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Blackout: What Nigerians Should Know About Poor Electricity Supply Across States




Why We Failed To Provide 20 Hours Of Power To Band A Customers - Discos

It has become a matter of great concern that Nigerians nationwide have been experiencing distressingly frequent electricity power disruptions, resulting in immense difficulties for businesses, unbearable heat for families, and hindered provision of essential services.

Gaining insight into the causes of these consistent blackouts is of utmost importance in effectively dealing with this arduous predicament.

The recent decline in electricity supply in Nigeria has been attributed to gas constraints by both the Nigerian Federal Government and the Transmission Company of Nigeria.

Similarly, months ago, the government had also cited gas shortage as the reason for the reduced electricity supply by the Niger Delta Power Holding Company (NDPHC) to distribution companies.

Naija News understands that Nigeria heavily relies on 26 hydro and gas-fired power plants for its electricity generation.

Despite the privatization of the sector in 2013, the available electricity generation capacity has remained between 3,000MW and 5,000MW for a population of over 200 million.

Surprisingly, even after ten years of privatization, the sector has failed to improve, despite the government spending N3.348 trillion on electricity subsidies, as per the latest data from the Nigerian Electricity Regulatory Commission. Furthermore, the country plans to allocate an additional N1.6 trillion for electricity subsidies in 2024.

In spite of the substantial amount of money being spent on the power sector, Nigeria continues to face numerous challenges such as insufficient investment, inadequate enforcement of electricity policies, regulatory uncertainty, limitations in gas supply and transmission systems, as well as significant shortcomings in power sector planning in recent years.

According to the third quarter report of the Nigerian Electricity Regulatory Commission (NERC) in 2023, the constraints related to gas supply remain a major obstacle for the country’s national grid.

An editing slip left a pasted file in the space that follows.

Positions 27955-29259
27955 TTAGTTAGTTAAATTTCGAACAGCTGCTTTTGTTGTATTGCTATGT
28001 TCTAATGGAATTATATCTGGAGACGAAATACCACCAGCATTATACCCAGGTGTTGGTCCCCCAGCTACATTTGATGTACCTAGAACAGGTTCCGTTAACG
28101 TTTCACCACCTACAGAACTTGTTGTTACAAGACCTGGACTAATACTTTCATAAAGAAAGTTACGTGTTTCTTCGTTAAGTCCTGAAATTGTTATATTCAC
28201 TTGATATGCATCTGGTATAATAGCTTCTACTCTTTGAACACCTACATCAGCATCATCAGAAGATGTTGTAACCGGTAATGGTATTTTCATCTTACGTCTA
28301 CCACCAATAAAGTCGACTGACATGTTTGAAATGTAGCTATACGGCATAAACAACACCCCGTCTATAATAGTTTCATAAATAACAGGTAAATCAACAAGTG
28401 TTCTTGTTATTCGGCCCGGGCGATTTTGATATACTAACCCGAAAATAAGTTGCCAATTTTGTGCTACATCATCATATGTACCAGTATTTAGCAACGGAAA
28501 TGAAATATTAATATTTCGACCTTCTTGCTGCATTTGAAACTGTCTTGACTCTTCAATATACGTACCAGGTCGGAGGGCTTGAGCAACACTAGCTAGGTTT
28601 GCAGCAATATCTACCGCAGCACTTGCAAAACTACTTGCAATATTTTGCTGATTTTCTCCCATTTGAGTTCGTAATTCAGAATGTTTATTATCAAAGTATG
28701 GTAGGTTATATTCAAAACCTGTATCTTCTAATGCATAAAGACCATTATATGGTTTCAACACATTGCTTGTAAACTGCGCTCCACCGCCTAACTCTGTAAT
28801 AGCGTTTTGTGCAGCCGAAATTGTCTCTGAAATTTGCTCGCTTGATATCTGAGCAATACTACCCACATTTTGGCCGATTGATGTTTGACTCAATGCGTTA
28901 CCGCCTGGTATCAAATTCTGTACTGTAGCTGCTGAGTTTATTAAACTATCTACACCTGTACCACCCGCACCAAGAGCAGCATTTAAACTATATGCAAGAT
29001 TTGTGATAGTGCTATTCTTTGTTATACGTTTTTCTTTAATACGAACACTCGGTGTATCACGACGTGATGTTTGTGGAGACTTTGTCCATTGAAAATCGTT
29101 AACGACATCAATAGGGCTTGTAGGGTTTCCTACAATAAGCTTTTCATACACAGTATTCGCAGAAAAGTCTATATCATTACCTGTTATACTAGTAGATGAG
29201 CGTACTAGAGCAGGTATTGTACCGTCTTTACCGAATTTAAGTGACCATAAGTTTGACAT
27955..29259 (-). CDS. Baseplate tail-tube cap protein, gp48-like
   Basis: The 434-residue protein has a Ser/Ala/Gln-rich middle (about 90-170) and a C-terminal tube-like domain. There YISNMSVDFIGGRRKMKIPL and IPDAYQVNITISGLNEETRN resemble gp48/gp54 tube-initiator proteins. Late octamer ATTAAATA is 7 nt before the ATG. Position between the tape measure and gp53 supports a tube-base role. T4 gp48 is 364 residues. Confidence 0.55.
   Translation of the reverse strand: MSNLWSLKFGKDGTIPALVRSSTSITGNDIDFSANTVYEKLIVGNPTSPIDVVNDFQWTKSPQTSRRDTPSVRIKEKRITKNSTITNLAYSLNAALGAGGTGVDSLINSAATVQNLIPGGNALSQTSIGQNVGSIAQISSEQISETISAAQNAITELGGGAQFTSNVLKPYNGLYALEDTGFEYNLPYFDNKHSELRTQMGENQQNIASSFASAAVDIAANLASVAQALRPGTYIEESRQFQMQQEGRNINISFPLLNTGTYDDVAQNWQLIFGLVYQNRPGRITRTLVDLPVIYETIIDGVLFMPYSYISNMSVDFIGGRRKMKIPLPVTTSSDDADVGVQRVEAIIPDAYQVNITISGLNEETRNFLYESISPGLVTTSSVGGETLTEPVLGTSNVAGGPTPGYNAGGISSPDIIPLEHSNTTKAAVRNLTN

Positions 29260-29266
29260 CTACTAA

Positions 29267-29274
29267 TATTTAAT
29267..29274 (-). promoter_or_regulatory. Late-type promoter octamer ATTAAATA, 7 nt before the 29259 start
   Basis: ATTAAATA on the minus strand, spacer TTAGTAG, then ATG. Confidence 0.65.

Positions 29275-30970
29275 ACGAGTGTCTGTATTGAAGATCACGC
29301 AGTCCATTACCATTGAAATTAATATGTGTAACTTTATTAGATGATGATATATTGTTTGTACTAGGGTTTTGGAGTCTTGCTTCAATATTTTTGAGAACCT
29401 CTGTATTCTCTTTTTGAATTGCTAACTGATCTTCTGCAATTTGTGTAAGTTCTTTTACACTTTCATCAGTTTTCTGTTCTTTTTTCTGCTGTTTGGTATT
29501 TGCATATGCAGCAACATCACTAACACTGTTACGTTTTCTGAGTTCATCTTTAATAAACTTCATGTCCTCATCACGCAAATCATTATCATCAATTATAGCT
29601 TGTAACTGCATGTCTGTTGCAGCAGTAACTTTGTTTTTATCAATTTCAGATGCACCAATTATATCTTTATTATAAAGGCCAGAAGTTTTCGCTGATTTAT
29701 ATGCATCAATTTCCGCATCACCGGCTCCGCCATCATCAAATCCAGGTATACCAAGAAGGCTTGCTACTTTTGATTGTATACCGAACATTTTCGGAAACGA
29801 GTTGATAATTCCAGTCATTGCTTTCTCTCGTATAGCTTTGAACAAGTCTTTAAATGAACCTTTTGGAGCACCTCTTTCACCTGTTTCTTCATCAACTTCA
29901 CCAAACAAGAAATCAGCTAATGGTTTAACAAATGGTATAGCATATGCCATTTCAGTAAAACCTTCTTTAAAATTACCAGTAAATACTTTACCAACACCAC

This situation persists despite Nigeria’s vast gas reserves, which amount to 208.83 trillion cubic feet, representing 33 per cent of Africa’s total gas reserves of 620TCF, as stated by Gbenga Komolafe, the Chief Executive Officer of the Nigerian Upstream Petroleum Regulatory Commission (NUPRC).

Similar to other sectors in Nigeria, the power industry faces various bottlenecks that hinder its growth.

What The Government Is Doing

In regards to this issue, the special adviser for strategic communication and media relations to the Minister of Power, Adebayo Adelabu, Bolaji Tunji, addressed the matter on Monday.

He stated that the federal government is taking action to resolve the gas constraint challenge faced by GenCos.

Tunji mentioned that the government has already initiated discussions with stakeholders to tackle these challenges, which also includes the settlement of debts owed to GenCos.

“The Minister is doing everything to resolve the challenge, including payment of debts owed to Generation Companies and other stakeholders within the value chain.

“I can assure you that the Minister is tackling the gas shortage challenge to generation plants,” he told Daily Post.

Stakeholders’ Submissions On Trending Power Shortage In Nigeria

When contacted to speak on the developments, the Managing Director and Executive Secretary of the Association of Power Generation Companies (APGC), Joy Ogaji, expressed her lack of knowledge regarding any involvement of the federal government in addressing the gas shortage problem with GenCos.

Nevertheless, Ogaji acknowledged the possibility of the government taking measures to tackle the gas shortage issue that is impacting the Nigerian Electricity Supply Industry, NESI.

She emphasized the importance of establishing a strong contractual framework between the government and GenCos, which includes reliable guarantees and prompt payment from off-takers, as a potential solution to the challenges faced by the country’s power sector.

“It is possible they are engaging the GenCos on a firm contractual regime with bankable guarantees and full payment from off-takers,” Ogaji told journalists.

Kunle Olubiyo, the President of the Nigerian Consumer Protection Network, criticized the government’s position regarding the recent decline in electricity supply.

He argued that the power sector is currently grappling with a financial crisis.

“It is a liquidity issue; I don’t think it is because of gas shortage. I have said before that the government needs to stop electricity subsidies in the power sector if we must achieve efficiency.

“Electricity subsidies payment is made to GenCos and Electricity Distribution Companies for services they don’t offer to Nigerians”, he said.

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